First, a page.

Globe in the Balance: The Holdout
For Dan Totten, bellicose boss of the biggest labor group, the battle is far from over.
If it were up to him, Dan Totten would still be locked in that Weymouth basement, hammering away. It took a heated argument with Steeves that night, in fact, to convince him to fold his hand and bring the Times Company’s offer to the union members.
Back in the conference room in the guild’s Quincy office, he’s still seething. “So the New York Times’ position is, Accept this, or take a 23 percent wage cut. Which, by the way, went from 22 and a quarter percent to 23 percent,” he says. “That was a very hostile act, just mean-spirited, in and of itself.”
While Totten blames the onerous terms on Times Company vindictiveness, some of his own members wonder if much of the fault doesn’t rest with Totten himself, as architect of a cutthroat strategy. In this take, his stubbornness and guns-blazing style drove the Times Company toward draconian measures. “I think with different leadership we could have had a better deal,” says one Globe reporter. “The tenor of the negotiations were unnecessarily ugly, and I think that some of the bad blood and kind of rote hostility is counterproductive.”
That’s impossible to know, but it’s hard to believe things could have turned out much worse for the guild. After all, in the end the Times Company got everything it wanted.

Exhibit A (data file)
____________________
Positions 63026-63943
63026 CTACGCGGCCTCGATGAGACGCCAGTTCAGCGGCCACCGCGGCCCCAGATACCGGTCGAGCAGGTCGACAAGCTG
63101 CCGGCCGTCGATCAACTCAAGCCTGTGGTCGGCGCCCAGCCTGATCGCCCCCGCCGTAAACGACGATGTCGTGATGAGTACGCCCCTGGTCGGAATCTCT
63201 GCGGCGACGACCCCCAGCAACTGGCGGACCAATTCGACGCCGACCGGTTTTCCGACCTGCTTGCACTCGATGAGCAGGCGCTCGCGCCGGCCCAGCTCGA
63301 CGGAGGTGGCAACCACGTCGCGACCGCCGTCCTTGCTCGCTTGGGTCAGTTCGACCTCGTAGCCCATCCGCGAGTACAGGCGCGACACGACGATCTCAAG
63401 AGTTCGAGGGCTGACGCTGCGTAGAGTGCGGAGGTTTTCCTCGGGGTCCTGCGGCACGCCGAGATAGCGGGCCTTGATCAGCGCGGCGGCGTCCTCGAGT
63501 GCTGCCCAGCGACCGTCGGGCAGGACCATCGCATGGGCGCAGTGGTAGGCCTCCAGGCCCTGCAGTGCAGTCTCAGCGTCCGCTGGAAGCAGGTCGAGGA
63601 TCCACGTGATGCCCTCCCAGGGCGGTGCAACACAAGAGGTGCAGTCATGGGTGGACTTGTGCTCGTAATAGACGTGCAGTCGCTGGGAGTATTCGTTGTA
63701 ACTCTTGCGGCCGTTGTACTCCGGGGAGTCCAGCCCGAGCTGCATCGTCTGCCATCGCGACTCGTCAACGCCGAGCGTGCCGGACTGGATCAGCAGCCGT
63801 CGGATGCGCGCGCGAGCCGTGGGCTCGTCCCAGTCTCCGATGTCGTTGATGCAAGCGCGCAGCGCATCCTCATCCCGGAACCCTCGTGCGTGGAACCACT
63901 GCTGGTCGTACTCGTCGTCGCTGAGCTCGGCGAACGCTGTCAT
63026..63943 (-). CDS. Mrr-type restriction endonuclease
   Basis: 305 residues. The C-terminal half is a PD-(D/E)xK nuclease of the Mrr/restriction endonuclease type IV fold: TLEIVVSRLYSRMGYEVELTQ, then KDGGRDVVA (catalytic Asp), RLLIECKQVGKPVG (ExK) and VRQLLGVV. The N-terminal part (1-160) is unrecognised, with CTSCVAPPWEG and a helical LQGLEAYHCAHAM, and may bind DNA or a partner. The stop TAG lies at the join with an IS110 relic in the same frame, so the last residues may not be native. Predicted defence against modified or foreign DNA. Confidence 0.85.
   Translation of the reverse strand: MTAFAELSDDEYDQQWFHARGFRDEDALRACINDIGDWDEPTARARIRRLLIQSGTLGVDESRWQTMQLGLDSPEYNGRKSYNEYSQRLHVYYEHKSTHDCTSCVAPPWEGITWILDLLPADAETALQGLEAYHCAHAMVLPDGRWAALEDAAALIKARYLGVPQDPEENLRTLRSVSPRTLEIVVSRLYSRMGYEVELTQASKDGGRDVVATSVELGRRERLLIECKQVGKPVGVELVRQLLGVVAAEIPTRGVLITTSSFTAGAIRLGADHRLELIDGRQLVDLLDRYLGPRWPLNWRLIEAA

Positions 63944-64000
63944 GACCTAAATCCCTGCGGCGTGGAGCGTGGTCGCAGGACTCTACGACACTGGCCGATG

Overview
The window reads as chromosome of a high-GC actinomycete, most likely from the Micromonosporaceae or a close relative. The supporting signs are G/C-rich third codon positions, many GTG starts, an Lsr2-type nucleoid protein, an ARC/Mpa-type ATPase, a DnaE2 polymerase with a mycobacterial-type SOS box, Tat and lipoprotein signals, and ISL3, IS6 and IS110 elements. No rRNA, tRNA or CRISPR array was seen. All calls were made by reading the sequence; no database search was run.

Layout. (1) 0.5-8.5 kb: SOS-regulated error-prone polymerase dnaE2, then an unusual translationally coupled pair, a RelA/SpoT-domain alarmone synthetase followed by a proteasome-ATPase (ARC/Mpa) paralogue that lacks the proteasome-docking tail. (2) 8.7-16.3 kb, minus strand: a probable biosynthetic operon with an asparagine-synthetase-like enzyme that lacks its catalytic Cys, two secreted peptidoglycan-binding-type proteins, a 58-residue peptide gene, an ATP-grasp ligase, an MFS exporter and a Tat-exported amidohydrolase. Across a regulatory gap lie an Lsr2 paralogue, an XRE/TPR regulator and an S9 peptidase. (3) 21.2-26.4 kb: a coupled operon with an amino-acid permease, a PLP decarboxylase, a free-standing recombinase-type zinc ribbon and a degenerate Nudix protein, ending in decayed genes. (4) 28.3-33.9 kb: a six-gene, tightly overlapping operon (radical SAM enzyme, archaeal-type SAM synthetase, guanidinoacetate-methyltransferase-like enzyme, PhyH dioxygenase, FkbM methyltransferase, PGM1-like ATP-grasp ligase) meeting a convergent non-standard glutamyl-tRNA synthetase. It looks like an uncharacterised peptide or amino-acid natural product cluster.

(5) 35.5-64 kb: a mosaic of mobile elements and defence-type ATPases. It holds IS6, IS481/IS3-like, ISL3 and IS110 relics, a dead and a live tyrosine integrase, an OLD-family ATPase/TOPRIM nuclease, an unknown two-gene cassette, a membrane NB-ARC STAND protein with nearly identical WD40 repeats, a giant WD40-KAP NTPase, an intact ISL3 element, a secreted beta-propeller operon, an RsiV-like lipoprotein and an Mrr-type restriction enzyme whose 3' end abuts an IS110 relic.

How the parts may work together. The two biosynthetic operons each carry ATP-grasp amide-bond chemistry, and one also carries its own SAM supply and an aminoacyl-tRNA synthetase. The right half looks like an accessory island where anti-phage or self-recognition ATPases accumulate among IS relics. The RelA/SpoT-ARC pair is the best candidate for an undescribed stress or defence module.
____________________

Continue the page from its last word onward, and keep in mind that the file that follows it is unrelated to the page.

Well, almost everything. One consequence of the proposal was that it was so loathed by guild members that even those who resent Totten shifted their anger toward the Times Company. If the New Yorkers had hoped to break the guild, that ambition failed. Instead, pulled together in an unlikely moment of unity, some members are talking of voting down the proposal and sending Totten once more back into the negotiation room—even despite the Times Company’s promise to enact the 23 percent wage cut if they do. It’s possible, after all, that such a warning is merely another paper tiger, much like the threat to close the Globe itself. It’s possible that the Times Company, anxious to be done with the guild, could sweeten its deal, that Totten could even convince it to pay more than $33,000 a head to get rid of those lifetime job guarantees. Of course, it’s also possible such a gamble could backfire. This time, the Times Company could make good on the 23 percent wage cut, while those severance packages shrink or disappear.
The magnitude of the June 8 vote is not lost on Totten. Nothing less than the future of the Boston Globe will be at stake. “This,” he says of his members, “is the most important vote they will ever cast in their lives.”